Creme De La Mer has never been a budget skin treatment. It is a formulation “born from the sea” that devotees and the La Mer marketing and PR messaging, believe “has the power to transform the skin”. Creme De La Mer is a The Miracle Broth™ is the cornerstone of La Mer. This luxury skincare product that contains is nutrient rich which the makers say immerses skin with moisture, calms sensitive skin and restores radiance. There is also a specific method of application to ensure all those nutrients reach into the skin.
Firstly, I’ll just make a quick comment on the regular packaging. I don’t think the packaging would inspire me to part with $445 for 100ml or the bulk buy for 500ml of $2,960 from David Jones. Compared to other prestige offerings from Dior, Chanel, Lancome and Shiseido, who all have luxury skincare face cremes that are up there ($500 and up), but their packaging is much more luxurious and sits front and centre of the dressing table.
Creme La Mer, in my opinion, doesn’t look terribly high-end. It has kept its original packaging over the years and whilst iconic, it doesn’t do it for me. While other brands have moved into luxurious pots, Creme De La Mer has kept the same white jar with an ordinary lid. As a designer, it doesn’t appeal to me nor inspires me to invest in what appears to be a dated formulation.
What’s Beneath the Lid?
So let’s look inside. La Mer has a very minimal website with a pretty page. There is buckets of white space with gorgeous photography of about 6 active ingredients of La Mer listed. The site is sketchy in detail. I can’t see any scientific studies or references to research.
After a fair bit of hunting, I finally found the list of ingredients online. Ingredient listings go from largest quantity to smallest. I just don’t see anything here to justify the lofty price tag. Honestly, I really wanted to find a miracle but was disappointed by the tired and basic list of a formulation that hasn’t moved with the times or technological advances since the 1970’s.
Seaweed (Algae) Extract, Mineral oil, Glycerin, Isohexadecane, Citrus Aurantifolia (Lime) Extract, Microcrystalline Wax, Lanolin Alcohol, Sesame Seed Oil, Eucalyptus Oil, Magnesium Sulfate, Sesame Seed, Medicago sativa (alfalfa) seed powder, Helianthus Annuus (sunflower) Seedcake, Prunus amygdules Dulcis (sweet almond) seed meal, Sodium Gluconate, Potassium Gluconate, Copper Gluconate, Calcium Gluconate, Magnesium Gluconate, Zinc Gluconate, Paraffin, Tocopheryl succinate, Niacin, Beta-carotene, Decyl oleate, Aluminium di stearate, Octyldodecanol, Citric acid, Cyanocobalamin, Magnesium stearate, Panthenol, Limonene, Geraniol, Linalool, Hydroxycitronellal, Citronellol, Benzyl salicylate, Citral, Methylchloroisothiazolinone, Methylisothiazolinone, Alcohol Denat, Fragrance (Parfum).
Mineral Oil and Nutrient Absorption
Note on nutrient delivery: the second ingredient listed in Creme de La Mer’s ingredient listing is mineral oil. Mineral Oil not the criminal that many “natural” ranges say it is, but that’s not the point here. Because of the size of the molecules of mineral oil, it cannot penetrate the skin and logic would say it would form a barrier, preventing the active ingredients fro being absorbed. I could be wrong but I’m just putting it out there. Thus, no matter how much of the fermented kelp Miracle Broth you throw on your face, it cannot get through the barrier of mineral oil. I’m no scientist though and happy to see studies disproving this.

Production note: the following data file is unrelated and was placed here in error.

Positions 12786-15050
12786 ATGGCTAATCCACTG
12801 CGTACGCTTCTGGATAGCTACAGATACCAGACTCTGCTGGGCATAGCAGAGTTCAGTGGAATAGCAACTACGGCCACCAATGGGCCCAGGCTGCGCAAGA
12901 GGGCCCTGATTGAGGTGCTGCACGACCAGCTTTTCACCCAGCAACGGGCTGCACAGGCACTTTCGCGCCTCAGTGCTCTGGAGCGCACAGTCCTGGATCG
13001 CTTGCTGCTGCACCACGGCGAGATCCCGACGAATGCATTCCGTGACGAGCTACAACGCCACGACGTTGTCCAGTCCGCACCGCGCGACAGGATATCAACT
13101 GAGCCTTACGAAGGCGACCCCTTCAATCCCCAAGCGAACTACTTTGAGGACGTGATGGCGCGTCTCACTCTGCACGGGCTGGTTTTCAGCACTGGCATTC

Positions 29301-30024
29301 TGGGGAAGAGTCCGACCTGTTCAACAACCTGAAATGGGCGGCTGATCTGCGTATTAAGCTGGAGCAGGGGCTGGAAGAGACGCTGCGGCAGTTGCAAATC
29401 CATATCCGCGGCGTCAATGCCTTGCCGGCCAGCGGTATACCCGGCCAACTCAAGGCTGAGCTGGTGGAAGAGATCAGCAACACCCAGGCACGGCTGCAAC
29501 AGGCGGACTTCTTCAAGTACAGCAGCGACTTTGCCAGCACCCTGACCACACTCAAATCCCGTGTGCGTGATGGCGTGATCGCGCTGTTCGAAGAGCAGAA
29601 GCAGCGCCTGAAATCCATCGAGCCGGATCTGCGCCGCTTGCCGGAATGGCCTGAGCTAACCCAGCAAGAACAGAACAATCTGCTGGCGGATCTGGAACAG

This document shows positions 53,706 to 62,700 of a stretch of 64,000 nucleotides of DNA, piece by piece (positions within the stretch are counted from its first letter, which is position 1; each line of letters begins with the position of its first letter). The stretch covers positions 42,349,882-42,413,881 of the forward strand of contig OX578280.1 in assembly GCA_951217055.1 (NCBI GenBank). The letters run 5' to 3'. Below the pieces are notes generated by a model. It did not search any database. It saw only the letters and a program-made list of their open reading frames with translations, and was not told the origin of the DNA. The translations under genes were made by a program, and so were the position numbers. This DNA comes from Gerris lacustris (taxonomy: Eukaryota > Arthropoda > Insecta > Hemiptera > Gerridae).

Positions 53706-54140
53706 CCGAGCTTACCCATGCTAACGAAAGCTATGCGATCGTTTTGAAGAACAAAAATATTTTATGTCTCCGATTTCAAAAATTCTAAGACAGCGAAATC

What is the key marketing message?
At the heart of the La Mer ethos is the “The Miracle Broth™” which, from what I can ascertain is a fermented sea kelp. How this works on the skin isn’t backed up by any scientific studies that I could locate. None of the ingredients (which must be listed by law in Australia) is particularly revolutionary or beyond those found in chemist/drugstore brands.
I Want To Believe the Hype about Luxury Skincare
I buy luxury skincare because it inspires me to use it and take care of my skin. Chemist/drugstore brands can be great, but the plastic packaging sitting on my dressing table doesn’t make me want to apply religiously.
The brand has luxury skincare “show-off” value when your friends visit and see La Mer on your bathroom shelf, but that’s about the only benefit I can see. Paying AUD$445 for an outdated formulation seems excessive, in light of the ingredient listing. As far as luxury skincare products go, I’d rather a version with a great formulation such as the Dior Prestige, which it’s stunning glass and gold pot or the Immortelle Divine Creme By L’Occitane.
Creme De La Mer Luxury Skincare Reviews:
Because of its cult status, I wanted to share some reviews from a variety of makeup/beauty websites:
One last link, where a scientist compared Nivea with La Mer, which has surprising (or maybe no so when you look at La Mer’s ingredients) results.
This elixir of youth is out of my realistic budget. I’d actually rather spend it on Botox or Dysport, which I know will fend off aging, at least for 3-4 months, and use a moderately priced but effective luxury skincare cream such as the L’Occitane Creme Divine which is $147, 20% of the price of La Me and more effective and just as luxurious.
Image credit: cremedelamer.com.au )